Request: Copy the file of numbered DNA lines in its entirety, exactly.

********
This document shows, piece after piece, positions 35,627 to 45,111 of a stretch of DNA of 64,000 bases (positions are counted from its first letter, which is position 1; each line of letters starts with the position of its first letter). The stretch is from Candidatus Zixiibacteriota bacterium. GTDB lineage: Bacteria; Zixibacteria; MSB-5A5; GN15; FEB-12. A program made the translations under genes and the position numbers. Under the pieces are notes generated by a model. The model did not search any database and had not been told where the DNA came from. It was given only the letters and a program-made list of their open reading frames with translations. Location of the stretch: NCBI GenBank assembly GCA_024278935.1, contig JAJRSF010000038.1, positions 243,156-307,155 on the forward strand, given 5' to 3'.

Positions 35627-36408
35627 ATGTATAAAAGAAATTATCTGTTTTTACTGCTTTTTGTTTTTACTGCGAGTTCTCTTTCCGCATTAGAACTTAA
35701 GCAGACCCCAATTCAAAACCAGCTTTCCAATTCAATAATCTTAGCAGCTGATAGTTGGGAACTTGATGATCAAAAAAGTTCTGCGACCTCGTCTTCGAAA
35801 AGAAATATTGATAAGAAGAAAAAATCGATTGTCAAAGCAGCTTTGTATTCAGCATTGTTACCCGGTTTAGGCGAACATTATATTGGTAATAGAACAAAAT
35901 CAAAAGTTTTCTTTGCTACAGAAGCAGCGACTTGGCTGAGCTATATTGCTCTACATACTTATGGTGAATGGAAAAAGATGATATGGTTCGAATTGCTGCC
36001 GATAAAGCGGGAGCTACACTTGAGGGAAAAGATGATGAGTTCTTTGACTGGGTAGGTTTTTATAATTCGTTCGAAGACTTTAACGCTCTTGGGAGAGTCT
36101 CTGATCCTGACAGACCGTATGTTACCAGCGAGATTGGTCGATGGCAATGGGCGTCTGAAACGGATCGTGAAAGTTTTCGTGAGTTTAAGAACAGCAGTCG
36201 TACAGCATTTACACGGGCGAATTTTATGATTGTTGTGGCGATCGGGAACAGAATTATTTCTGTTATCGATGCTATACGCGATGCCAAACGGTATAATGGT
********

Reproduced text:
This document shows, piece after piece, positions 35,627 to 45,111 of a stretch of DNA of 64,000 bases (positions are counted from its first letter, which is position 1; each line of letters starts with the position of its first letter). The stretch is from Candidatus Zixiibacteriota bacterium. GTDB lineage: Bacteria; Zixibacteria; MSB-5A5; GN15; FEB-12. A program made the translations under genes and the position numbers. Under the pieces are notes generated by a model. The model did not search any database and had not been told where the DNA came from. It was given only the letters and a program-made list of their open reading frames with translations. Location of the stretch: NCBI GenBank assembly GCA_024278935.1, contig JAJRSF010000038.1, positions 243,156-307,155 on the forward strand, given 5' to 3'.

Positions 35627-36408
35627 ATGTATAAAAGAAATTATCTGTTTTTACTGCTTTTTGTTTTTACTGCGAGTTCTCTTTCCGCATTAGAACTTAA
35701 GCAGACCCCAATTCAAAACCAGCTTTCCAATTCAATAATCTTAGCAGCTGATAGTTGGGAACTTGATGATCAAAAAAGTTCTGCGACCTCGTCTTCGAAA
35801 AGAAATATTGATAAGAAGAAAAAATCGATTGTCAAAGCAGCTTTGTATTCAGCATTGTTACCCGGTTTAGGCGAACATTATATTGGTAATAGAACAAAAT
35901 CAAAAGTTTTCTTTGCTACAGAAGCAGCGACTTGGCTGAGCTATATTGCTCTACATACTTATGGTGAATGGAAAAAGATGATATGGTTCGAATTGCTGCC
36001 GATAAAGCGGGAGCTACACTTGAGGGAAAAGATGATGAGTTCTTTGACTGGGTAGGTTTTTATAATTCGTTCGAAGACTTTAACGCTCTTGGGAGAGTCT
36101 CTGATCCTGACAGACCGTATGTTACCAGCGAGATTGGTCGATGGCAATGGGCGTCTGAAACGGATCGTGAAAGTTTTCGTGAGTTTAAGAACAGCAGTCG
36201 TACAGCATTTACACGGGCGAATTTTATGATTGTTGTGGCGATCGGGAACAGAATTATTTCTGTTATCGATGCTATACGCGATGCCAAACGGTATAATGGT